There's trouble in Toyland — and Mastermind isn't the only one feeling the pressure.

Canada's toy retailers say they've long been grappling with the same challenges that nearly killed the ailing company and some fear this holiday season will be difficult as shoppers adopt more budget-conscious behaviours.

"People stand in your store and they scroll to see where they can get it cheaper," said Erin Salisbury, shopkeeper at The Swag Sisters' Toy Store in Toronto.

"It can even be a matter of $3. That doesn't make a difference." 

Shoppers' dedication to seeking the lowest price is not new, but it is being exacerbated by high interest rates and inflation, which have shoppers thinking twice about some purchases and only making others if the price is right.

Though such patterns are being felt across most sectors, they're an extra layer on top of the lengthily list of woes the toy industry faces: increasing competition, the rise of giants like Amazon, a slow recovery from the COVID-19 pandemic, more interest in second-hand goods and a shift toward digital and experiential gifts.

It's been a "tough" year for the entire toy market, said Jeff Bowes, toy industry analyst with market research firm Circana.

While the industry grew 30 per cent between 2019 and 2022 when people were at home during the pandemic and seeking entertainment, this year has been marked with declines.

"Three-quarters of Canadians are telling us they're planning on cutting back spending due to inflation ... and this figure is even higher among those under the age of 45, which is your core toy buyer," he said.

When they are willing to purchase, some don't step foot in a toy store. Walmart, Canadian Tire Corporation Ltd., Indigo Books & Music Inc. and Costco all sell toys, as do online behemoths such as Amazon and Temu. 

"We have people every Christmas who come in and say, 'Oh, my Amazon order hasn't shown up yet and I wanted to see what I'm getting or I'm going to buy duplicates in case it doesn't come and I'll just come back. What's your return policy?'" said Salisbury.

"They're not embarrassed at all."

At Calgary-based Castle Toys, sales have picked up in the last week, but owner Nicholas Mason noticed the season began with a pullback.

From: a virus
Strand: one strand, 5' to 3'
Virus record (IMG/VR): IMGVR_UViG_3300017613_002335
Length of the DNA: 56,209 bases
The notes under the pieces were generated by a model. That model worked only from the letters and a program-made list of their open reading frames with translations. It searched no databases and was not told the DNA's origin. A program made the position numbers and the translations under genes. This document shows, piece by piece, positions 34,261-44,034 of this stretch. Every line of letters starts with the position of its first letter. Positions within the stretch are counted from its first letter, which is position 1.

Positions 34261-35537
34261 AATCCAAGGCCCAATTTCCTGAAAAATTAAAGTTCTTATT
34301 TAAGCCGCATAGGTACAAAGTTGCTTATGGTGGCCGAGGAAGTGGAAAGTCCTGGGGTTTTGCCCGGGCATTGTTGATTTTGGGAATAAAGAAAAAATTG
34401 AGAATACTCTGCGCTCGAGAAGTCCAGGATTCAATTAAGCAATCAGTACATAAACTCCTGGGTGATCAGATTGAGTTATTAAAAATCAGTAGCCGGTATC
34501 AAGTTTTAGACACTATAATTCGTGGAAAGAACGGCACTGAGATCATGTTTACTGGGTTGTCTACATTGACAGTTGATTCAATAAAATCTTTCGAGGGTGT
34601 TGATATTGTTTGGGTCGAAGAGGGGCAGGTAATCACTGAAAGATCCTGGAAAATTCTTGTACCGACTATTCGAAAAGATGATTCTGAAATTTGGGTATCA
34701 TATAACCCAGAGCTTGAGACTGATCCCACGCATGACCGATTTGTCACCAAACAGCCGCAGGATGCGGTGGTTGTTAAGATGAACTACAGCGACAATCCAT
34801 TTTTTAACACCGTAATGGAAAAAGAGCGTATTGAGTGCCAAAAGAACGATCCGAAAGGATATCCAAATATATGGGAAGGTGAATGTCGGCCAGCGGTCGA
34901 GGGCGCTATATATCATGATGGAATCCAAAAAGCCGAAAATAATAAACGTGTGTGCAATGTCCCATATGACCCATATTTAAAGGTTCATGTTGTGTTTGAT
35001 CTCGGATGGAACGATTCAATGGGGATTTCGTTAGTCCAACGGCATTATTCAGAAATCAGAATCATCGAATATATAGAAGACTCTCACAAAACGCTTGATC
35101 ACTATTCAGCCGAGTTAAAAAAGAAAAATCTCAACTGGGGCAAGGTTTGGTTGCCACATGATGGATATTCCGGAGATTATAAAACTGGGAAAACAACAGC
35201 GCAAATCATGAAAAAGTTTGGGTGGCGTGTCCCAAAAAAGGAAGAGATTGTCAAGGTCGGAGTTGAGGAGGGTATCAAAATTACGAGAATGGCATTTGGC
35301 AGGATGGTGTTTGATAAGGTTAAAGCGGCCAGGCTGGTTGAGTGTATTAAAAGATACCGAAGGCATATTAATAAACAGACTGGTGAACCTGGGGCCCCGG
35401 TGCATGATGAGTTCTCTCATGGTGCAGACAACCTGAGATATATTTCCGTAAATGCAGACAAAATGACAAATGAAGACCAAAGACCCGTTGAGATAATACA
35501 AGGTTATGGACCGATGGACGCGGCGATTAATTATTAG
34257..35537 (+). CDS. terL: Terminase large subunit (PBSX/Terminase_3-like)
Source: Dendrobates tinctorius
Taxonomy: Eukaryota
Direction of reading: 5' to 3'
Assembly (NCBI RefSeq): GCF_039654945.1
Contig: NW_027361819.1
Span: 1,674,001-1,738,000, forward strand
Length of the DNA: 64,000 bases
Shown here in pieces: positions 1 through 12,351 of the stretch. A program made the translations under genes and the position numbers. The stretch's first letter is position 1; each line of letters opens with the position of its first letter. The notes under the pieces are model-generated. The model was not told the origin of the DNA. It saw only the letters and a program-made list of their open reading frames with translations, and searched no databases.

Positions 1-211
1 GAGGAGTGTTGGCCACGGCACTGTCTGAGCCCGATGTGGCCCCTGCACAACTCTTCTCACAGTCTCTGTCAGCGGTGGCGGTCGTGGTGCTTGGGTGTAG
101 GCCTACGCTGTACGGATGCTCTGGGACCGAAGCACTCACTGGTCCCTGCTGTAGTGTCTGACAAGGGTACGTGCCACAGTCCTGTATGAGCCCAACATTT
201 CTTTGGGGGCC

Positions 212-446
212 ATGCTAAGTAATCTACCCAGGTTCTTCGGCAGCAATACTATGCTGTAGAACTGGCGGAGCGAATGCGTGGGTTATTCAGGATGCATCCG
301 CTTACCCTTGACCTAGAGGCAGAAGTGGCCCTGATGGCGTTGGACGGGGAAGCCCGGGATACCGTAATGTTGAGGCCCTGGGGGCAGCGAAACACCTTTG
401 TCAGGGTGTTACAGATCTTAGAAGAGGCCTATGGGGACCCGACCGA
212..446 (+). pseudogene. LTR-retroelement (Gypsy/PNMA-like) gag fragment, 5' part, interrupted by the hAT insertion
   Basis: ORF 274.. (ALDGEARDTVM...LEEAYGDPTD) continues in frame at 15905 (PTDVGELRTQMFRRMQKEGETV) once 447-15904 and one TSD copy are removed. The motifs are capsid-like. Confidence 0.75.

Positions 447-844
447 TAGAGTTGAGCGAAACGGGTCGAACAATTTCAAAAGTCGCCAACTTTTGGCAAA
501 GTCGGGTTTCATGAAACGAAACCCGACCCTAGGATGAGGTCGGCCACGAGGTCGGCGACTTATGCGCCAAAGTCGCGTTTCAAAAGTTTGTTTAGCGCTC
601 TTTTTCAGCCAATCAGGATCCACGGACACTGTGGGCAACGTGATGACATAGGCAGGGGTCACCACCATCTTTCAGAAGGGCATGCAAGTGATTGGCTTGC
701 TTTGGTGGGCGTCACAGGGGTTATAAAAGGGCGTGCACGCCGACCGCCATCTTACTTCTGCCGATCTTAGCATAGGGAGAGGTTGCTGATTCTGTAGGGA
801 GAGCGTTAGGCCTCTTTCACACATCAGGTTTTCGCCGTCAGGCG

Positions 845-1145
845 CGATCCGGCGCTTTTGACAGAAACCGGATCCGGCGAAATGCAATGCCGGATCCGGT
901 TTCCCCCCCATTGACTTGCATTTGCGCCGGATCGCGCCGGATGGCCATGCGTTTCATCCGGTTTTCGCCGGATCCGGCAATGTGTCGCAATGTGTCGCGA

"We've noticed that people have been really holding off and looking for bargains and deals," he said.

Swag Sisters focuses on classic toys and sells several brands that bigger retailers won't have on shelves, but Salisbury said independent shops often can't access the range of products or lower prices some top manufacturers offer to bigger chains.

Salisbury couldn't stock 2021's hot toy, Magic Mixies, from Australia-based Moose Toys, and she uses third parties to source products made by Spin Master Corp., the Toronto-headquartered company behind Paw Patrol, Hatchimals and Rubik’s Cube.

"When we got our first Lego catalogue, I assumed we had the options to order any Lego like any other store and then all of a sudden somebody asked us about a couple sets and I was like 'That's not in the catalogue,'" Salisbury recalled.

"I walked into Toys "R" Us to see what they were talking about and there were sets that we don't even get to see."

But big toy companies have their struggles too.

Toys "R" Us has been working to restore the brand to its former glory since 2017, when it filed for Chapter 11 bankruptcy in the U.S. It mostly operates through shops within Macy's department stores now.

Toys "R" Us Canada — a separate entity — sought creditor protection around the same time as the U.S. business. It was eventually sold to Fairfax Financial Holdings Ltd. for $300 million and is now owned by Putman Investments, which is behind Everest Toys, Sunrise Records and HMV. 

Putman was in talks to buy Canadian toy chain Mastermind, but the parties abandoned the purchase earlier this year, when regulatory approvals were taking too long to obtain.

Citing increased competition and trouble recovering from the pandemic, Mastermind filed for creditor protection in November and announced plans to close 18 stores. Unity Acquisitions Inc. later stepped in to buy the remaining business.

J.C. Williams Group retail strategist Lisa Hutcheson predicted much of the consumer spending will be done at big box retailers this season.

"I think about the Walmarts and the Costcos because people are just going to shop those aisles because of convenience," she said.

But she said there is still room for mom-and-pop shops, especially those offering screen-free toys.

That would be welcome news for Toad Hall Toys in Winnipeg, where shelves are devoid of Hasbro and Mattel but Canadian and European brands are plentiful.

"Once you have four Saturdays in December (before Christmas), people tend to shop a little later," owner Kari England said.

And when Hanukkah falls closer to Christmas, sales are stronger than when it falls earlier, which it does this year.

Though she has yet to see a pullback in sales, she said "time's going to tell."

"My dad always says at this point of the game all we know is what hand we've played, and we have to see if we played a good hand," she said.

"We won't know that until the 24th."

This report by The Canadian Press was first published Dec. 11, 2023.